“Tetzlaff, playing as if his life depended on it, transported his audience from the Hungarian gypsy camp to the salons of Vienna. It was the trip of lifetime.”(Independent on Sunday)
Christian Tetzlaff has been one of the most sought-after violinists and exciting musicians on the classical music scene for many years. With an extensive repertoire and equally at home in Classical, Romantic and contemporary repertoire, he sets new standards with his interpretations of the concerti of Beethoven, Brahms, Tchaikovsky, Berg and Ligeti, and is renowned for his innovative chamber music projects and performances of Bach solo repertoire. He frequently turns his attention to forgotten masterpieces, such as Joseph Joachim’s Violin Concerto which he successfully championed, while attempting to bring new works to the mainstream repertoire such as Jörg Widmann’s Violin Concerto, which he premiered in 2013.
Tetzlaff follows the musical manuscript as closely as possible, foregoing standard performance tradition and without indulging in usual technical short-cuts on the instrument, which often allows a renewed clarity and richness to develop in works that are already well-known to audiences.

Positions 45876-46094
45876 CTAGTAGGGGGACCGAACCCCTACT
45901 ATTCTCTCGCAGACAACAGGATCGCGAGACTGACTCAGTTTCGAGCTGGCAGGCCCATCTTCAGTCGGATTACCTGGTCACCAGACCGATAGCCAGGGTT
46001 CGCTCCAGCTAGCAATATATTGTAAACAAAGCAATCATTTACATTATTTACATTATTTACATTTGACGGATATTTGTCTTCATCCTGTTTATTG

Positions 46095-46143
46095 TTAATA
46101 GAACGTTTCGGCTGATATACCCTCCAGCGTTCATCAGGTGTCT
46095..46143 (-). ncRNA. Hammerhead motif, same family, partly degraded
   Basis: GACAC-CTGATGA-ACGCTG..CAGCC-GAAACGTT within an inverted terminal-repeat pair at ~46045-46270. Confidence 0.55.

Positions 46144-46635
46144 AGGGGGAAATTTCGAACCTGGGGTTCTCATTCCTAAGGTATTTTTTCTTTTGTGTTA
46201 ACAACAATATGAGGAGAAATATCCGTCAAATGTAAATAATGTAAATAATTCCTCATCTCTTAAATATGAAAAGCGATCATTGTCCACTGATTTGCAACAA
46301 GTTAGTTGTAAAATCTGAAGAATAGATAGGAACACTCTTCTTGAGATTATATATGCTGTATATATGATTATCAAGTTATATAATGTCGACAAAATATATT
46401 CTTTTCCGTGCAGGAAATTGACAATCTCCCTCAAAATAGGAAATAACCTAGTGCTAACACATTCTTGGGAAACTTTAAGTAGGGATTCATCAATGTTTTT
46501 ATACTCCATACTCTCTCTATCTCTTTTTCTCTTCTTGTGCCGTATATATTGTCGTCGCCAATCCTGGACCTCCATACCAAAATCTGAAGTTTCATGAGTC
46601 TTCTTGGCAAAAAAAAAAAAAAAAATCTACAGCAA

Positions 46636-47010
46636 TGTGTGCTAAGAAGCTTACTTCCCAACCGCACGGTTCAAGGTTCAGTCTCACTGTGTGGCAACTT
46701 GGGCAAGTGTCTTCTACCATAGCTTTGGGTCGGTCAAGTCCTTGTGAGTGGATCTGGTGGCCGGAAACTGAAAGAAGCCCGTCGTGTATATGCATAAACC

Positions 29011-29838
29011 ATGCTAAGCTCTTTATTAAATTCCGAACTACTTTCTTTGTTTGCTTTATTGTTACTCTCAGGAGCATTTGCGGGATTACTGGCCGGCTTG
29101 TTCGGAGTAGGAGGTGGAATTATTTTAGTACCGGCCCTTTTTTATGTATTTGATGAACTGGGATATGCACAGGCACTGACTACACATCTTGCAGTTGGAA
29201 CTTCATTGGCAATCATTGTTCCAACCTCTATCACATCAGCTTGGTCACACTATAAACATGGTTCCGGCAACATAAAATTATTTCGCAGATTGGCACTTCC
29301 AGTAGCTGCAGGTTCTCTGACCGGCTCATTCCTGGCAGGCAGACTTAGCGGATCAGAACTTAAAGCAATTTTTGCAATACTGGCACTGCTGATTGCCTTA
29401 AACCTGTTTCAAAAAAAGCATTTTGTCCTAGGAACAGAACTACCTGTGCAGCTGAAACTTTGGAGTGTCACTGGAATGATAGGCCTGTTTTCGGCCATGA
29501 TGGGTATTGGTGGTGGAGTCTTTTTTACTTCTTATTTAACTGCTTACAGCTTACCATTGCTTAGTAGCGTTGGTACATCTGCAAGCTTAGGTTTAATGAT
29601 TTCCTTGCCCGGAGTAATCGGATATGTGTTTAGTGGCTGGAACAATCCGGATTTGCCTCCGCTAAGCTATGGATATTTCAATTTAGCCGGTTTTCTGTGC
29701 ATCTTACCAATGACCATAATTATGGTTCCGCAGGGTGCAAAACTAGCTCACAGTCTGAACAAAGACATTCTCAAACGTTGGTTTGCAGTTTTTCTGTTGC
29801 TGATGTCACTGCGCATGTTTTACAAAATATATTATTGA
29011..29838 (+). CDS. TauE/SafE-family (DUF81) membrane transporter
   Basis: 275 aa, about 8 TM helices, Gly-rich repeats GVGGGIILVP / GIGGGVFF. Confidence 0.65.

Christian Tetzlaff is regularly invited as Artist in Residence to present his musical views over a longer period, including Berliner Philharmoniker, Seoul Philharmonic Orchestra and Dresdner Philharmoniker. In the 2021/22 season, he was given this honour at London’s Wigmore Hall and in 2022/23 he is “Portrait Artist” of London Symphony Orchestra.
Further highlights in the 2022/23 season include tours with Hamburg Philharmonic, London Philharmonic Orchestra and Bundesjugendorchester, as well as a South American tour with Die Deutsche Kammerphilharmonie Bremen. Christian Tetzlaff is also regularly invited to perform with Japanese and US orchestras, and will be joining New Japan Philharmonic, Chicago Symphony Orchestra and New York Philharmonic again this season.
His recordings have received numerous awards such as the Gramophone Classical Music Award in 2018 for his album of Bartók’s Concerti Nos.1 and 2 with Hannu Lintu and Finnish Radio Symphony Orchestra. His most recent recording for the label Ondine of Beethoven and Sibelius violin concerti with Deutsches Symphonie-Orchester Berlin and Robin Ticciati, released in the autumn 2019, immediately received a mention as Album of the Month in Gramophone Magazine. Other awards include a Diapason d’Or and the Jahrespreis der Deutschen Schallplattenkritik in 2018, Midem Classical in 2017, the Edison, and several Grammy nominations. His discography includes violin concerti by Dvořák, Mozart, Lalo, Sibelius, Tchaikovsky, Beethoven and Jörg Widmann; Mark-Anthony Turnage’s Mambo Blues and Tarantella; violin sonatas by Mozart, Bartók, Schumann and Brahms; and of special significance, Bach’s complete solo Sonatas and Partitas, which he recorded three times over the years, the latest having been released in September 2017.